Scariest Story? Wait till my wife gets home . . .

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I was reading a thread on Litreactor in which the original poster asked for the scariest stories that we (the reading public) have ever read.

Ever’s an awfully vague term, but I was more than happy to chime in with a few recommendations that long-time readers of this blog wouldn’t be surprised to hear.  (Those being Adam Golaski’s “The Animator’s House” and Robert Shearman’s “Bedtime Stories for Yasmin”, as well as the usual plug for Shadows and Tall Trees, which has a new issue available!)

However, most of the posters responded along the lines of, “I don’t get scared by stories.”  And that, I think, is a damn shame.  Because I sure as hell do.  And while I like to think that maybe it’s because I have good taste and pick the creme-de-la-creepy, it might also be that I’m a bit more willing to let myself be scared.

I think that this feeling, being terrified by literature, might be akin to participating in stage hypnosis.  If you think it won’t work, then it probably won’t, and you’re just wasting your time (unless you’re getting some sort of aesthetic enjoyment from the stage patter, which isn’t completely unlikely).  Or maybe, instead, it’s more like a wine (or scotch) tasting.  You have to be prepared to sip the terror in, to hold it in your mouth and let it open.  It takes a mindset where you start to recognize and name the tastes, classifying them as your palate becomes more accustomed these rare bouquets.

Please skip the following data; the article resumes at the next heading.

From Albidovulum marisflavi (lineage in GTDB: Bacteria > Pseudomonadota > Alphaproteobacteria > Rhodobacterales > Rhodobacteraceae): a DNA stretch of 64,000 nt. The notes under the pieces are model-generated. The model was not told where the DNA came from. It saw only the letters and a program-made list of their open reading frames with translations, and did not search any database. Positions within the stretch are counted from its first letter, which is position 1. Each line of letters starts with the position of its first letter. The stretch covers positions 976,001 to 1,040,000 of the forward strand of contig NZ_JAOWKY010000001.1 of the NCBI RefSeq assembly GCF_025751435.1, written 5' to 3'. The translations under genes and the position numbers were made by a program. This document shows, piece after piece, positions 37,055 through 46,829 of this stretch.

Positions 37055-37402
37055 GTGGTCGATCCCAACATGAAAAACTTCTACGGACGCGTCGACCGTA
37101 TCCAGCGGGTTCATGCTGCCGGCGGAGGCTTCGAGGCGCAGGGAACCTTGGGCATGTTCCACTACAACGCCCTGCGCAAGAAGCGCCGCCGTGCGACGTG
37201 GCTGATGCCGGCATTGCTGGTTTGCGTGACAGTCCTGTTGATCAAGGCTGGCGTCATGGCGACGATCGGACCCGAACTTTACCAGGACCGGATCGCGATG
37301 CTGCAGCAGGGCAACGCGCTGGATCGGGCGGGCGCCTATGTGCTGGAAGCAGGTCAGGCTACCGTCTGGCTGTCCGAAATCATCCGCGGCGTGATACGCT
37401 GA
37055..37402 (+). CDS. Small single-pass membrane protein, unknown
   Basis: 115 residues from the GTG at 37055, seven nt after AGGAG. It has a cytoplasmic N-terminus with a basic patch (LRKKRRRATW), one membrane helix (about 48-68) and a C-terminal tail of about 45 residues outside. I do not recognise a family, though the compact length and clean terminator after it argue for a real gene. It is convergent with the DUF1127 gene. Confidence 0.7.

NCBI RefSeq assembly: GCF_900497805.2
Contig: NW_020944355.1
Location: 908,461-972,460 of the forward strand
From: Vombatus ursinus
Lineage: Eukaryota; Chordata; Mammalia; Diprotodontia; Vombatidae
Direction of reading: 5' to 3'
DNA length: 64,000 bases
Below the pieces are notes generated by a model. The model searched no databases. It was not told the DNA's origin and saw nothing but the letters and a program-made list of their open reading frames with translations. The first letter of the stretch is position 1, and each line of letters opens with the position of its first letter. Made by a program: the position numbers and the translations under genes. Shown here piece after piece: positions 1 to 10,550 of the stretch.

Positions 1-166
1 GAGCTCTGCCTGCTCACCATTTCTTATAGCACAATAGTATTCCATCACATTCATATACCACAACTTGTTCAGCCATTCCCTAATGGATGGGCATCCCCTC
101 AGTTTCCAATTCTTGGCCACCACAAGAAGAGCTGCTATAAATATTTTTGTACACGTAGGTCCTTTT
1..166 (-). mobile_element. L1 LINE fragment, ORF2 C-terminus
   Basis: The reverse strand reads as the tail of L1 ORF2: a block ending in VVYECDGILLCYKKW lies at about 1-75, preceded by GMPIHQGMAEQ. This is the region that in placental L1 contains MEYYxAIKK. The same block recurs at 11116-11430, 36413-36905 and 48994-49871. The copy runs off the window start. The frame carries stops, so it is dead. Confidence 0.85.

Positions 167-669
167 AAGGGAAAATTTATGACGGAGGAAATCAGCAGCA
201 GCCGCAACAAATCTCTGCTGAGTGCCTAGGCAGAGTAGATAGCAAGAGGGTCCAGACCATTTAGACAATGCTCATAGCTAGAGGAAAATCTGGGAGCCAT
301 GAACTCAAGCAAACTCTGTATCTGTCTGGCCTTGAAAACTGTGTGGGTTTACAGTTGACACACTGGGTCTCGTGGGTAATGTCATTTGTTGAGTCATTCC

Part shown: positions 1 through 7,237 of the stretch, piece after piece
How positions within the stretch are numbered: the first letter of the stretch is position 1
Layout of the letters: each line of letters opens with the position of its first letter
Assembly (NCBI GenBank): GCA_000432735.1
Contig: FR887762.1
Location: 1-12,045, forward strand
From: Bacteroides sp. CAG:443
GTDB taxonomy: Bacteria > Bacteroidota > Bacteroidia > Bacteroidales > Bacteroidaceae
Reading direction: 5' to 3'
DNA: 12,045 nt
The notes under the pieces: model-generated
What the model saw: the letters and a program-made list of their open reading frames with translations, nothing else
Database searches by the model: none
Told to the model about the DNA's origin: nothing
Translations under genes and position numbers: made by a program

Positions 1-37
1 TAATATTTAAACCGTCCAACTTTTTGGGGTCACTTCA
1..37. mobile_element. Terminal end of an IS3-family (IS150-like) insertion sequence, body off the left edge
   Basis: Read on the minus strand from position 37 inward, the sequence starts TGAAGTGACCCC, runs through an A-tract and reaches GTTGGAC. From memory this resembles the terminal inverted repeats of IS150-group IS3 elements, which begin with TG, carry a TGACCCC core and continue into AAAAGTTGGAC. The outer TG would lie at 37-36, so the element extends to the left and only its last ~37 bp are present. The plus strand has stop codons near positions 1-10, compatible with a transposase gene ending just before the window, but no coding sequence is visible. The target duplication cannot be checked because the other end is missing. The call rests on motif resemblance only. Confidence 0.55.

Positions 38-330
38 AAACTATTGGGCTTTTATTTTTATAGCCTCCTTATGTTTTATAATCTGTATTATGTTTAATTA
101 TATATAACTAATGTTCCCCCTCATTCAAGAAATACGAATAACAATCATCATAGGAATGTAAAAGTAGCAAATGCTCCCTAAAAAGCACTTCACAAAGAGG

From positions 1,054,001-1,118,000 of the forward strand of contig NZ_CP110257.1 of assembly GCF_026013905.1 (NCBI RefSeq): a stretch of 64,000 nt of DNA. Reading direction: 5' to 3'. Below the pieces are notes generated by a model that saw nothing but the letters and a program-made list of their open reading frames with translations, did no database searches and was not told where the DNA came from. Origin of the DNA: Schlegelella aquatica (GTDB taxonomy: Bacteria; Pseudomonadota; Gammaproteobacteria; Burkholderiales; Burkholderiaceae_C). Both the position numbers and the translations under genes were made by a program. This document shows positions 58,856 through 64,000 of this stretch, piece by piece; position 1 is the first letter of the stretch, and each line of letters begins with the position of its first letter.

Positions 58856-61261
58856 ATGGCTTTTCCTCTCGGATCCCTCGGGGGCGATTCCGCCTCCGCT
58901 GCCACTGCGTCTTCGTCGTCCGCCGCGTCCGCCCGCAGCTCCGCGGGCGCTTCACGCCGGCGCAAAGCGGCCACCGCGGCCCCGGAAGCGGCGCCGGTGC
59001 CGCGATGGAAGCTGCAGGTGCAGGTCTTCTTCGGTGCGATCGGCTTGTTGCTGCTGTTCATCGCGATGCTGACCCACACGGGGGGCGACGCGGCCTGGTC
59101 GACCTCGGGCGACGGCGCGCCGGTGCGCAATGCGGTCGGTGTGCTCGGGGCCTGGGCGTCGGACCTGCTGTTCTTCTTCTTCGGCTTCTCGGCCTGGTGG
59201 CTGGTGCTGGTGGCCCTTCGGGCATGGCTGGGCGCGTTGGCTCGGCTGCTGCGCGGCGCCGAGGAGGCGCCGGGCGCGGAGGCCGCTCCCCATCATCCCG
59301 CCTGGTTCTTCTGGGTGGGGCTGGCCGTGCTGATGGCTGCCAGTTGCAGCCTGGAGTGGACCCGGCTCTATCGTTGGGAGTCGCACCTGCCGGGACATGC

Just like there’s no “saddle leather” in your wine, no real caramel in your scotch, there’s no real terror in written words.  But what is there are the esters, the elements, the particles that stimulate the reader’s tastebuds for the weird and uncanny.  And then, after learning to recognize those tastes of the strange and the spooky, you can let yourself become terrified.

When I’m reading and I feel that first prickle on my neck, that first swelling behind my temples, that first involuntary shudder, I savor it.  I relax and encourage it to catch and ripple, spreading goosebumps and shivers and those other savory, physiological indicia of fright.  I want to be scared by what I read and I attune myself to those stirrings so that I can let them build and wash over me.  Like any good spirit, it gives me a buzz and, in moderation, makes the world seem a little sharper and stranger after I’ve had a bit.

Actually, the whole point of this was that I was going to say that I read fewer horror stories when I’m alone and now that my wife is out of the town for a few days, I’ve stopped reading them until she gets back.

But that’s not true.

I just let the dog sleep on the side of the bed closer to the closet.

 

[Litreactor]:

 

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